A Brief Timeline

4,000 - 2,000 B.C.
Signs of settlement by people  the Neolithic period.

2,000 -  800 B.C.
Evidence of Early Bronze Age settlement & farming.

Roman Occupation
The steps on Lanty Scar, overlooking the Under Loughrigg road, are said to be the remains of a Roman sentry look-out post. Rydal was on one of the principal routes North.

12th Century

Records of the Le Fleming family & their importance to Rydal can be traced back to this date & are possibly linked to the Norman conquest of 1066. Sir Thomas Le Fleming married Isabella de Lancaster whose family owned a large area of land in the Coniston area.
Rydal, part of these lands, was inherited through this line.

13th century
The creation of a medieval deer park had a marked effect on village developmentthe park being devoid of any settlement or building. The deer hunting being reflected in local place names
e.g The Hunter’s path, Hart Head, Little Hart Crag etc.

Records show a valley in a clearing.

The first appearance in a charter showing ‘Ridale’ with a guarded  “motte in the valley”. 

A dispute between William de Lyndseye and Roger de Lancaster, Lord of the Baronery of Kendal,
when de Lydseye’s stock encroached on de Lancaster’s deer park resulting in fencing a boundary
which was possibly an earth bank topped by wooden fencing the line of which survives on Nab Scar.
Parts of this have been dated to 1565 & 1581.

Early 15th century
Land grant to the Le Fleming family who become the Lords of the Manor of Rydal.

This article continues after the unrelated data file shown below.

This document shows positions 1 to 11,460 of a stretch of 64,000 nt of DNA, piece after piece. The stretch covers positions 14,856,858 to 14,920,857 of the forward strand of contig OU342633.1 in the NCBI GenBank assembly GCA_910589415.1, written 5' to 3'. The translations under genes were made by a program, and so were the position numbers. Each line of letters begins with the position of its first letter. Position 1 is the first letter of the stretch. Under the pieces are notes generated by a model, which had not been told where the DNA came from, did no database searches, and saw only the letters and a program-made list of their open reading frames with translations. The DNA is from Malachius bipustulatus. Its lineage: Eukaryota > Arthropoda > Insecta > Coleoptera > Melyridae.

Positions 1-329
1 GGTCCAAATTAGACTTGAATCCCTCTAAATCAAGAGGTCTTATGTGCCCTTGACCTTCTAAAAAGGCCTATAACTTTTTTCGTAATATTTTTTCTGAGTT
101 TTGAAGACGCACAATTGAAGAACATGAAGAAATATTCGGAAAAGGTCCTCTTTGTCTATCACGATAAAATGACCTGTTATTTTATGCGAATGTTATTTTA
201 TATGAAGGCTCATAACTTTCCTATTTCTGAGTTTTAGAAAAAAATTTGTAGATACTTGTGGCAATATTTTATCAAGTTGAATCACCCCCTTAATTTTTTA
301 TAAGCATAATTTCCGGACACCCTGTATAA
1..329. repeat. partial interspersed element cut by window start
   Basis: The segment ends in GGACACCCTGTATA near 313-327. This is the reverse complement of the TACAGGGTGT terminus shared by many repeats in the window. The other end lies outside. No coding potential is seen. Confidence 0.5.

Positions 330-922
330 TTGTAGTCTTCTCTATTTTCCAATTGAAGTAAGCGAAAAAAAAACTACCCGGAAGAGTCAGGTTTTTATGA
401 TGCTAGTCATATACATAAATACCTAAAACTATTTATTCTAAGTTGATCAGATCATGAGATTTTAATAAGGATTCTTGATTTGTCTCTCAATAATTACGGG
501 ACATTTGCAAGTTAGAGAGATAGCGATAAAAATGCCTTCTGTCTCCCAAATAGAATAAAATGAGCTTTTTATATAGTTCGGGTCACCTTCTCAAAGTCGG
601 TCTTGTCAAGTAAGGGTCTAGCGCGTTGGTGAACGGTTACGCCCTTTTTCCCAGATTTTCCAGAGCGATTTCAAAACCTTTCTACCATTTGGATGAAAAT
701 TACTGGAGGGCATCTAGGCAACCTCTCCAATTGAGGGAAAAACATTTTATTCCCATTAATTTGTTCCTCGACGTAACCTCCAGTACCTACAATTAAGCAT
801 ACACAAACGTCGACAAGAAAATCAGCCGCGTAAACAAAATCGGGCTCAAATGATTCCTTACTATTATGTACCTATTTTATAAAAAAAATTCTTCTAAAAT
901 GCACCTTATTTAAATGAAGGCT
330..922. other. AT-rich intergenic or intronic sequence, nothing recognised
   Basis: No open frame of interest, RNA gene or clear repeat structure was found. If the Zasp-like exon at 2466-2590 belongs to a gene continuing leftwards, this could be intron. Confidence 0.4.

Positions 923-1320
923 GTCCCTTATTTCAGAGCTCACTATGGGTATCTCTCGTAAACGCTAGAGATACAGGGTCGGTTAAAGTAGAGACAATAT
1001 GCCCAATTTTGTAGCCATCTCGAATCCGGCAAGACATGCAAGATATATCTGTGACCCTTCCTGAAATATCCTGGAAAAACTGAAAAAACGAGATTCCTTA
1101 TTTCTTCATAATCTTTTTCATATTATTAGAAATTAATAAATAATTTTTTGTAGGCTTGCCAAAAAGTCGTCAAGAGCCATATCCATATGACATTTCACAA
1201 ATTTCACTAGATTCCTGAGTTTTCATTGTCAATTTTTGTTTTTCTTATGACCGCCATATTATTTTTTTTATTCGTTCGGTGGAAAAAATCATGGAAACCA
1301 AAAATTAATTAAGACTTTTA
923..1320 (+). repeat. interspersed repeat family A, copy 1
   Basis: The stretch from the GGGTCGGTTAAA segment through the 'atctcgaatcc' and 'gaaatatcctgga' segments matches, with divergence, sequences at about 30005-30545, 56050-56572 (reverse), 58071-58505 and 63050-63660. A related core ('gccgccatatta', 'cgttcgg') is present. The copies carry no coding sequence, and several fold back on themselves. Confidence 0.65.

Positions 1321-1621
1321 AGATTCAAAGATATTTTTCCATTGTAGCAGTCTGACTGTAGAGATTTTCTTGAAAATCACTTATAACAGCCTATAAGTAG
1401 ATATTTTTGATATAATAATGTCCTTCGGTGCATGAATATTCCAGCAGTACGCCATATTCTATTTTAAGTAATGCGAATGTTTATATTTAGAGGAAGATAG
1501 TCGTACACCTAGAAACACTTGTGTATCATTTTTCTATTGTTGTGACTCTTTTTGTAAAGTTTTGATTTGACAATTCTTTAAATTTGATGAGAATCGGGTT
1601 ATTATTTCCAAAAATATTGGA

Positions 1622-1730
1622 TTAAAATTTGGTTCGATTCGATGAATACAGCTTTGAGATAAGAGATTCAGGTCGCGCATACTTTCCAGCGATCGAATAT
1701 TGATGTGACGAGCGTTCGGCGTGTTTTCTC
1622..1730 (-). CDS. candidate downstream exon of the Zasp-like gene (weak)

Records of an arson attack on a corn stack at a corn mill in Rydal.

16th Century

Rydal Old Hall which stood on Old Hall Hill was by this time in a poor state of repair.

The original New Hall (present Rydal Hall) buildings leased to the Le Flemings.

Records of the plague in Rydal.

17th Century
Birth of Sir Daniel Le Fleming (died 1701) the ‘family historian’
who established a school in buildings behind Rydal Hall.

Rydal stricken by a smallpox epidemic.

Daniel le Fleming & others responsible for putting ‘local ruffians’ up before the notorious Judge Jeffreys.

Execution of Charles I.

Low Park Barn (Rydal Farm) re-uses stone from the Old Hall to repair & renovate a large barn,
originally constructed in the thirteenth century.

Sir Daniel le Fleming establishes a village school in buildings behind the Hall.

1668 - 1669
Sir Daniel creates the Grotto at Rydal Hall pre-empting the Picturesque Movement by almost a century.

18th Century
The “New Road’ created which is now Rydal Hill.

The poet Thomas Gray passes through & comments on Rydal Hall.

1788 - 89
A new ‘modern’ front added to Rydal Hall.

19th Century
Foundation stone laid for Rydal Church.

Rydal Church opened on Christmas Day.

Rydal Church consecrated August 26th.

20th Century
Discovery of a Priest Hole at Rydal Hall.

Rydal Hall leased to the Diocese of Carlisle & opened as a retreat house.

Rydal Hall sold to Carlisle Diocese.

Changing Rydal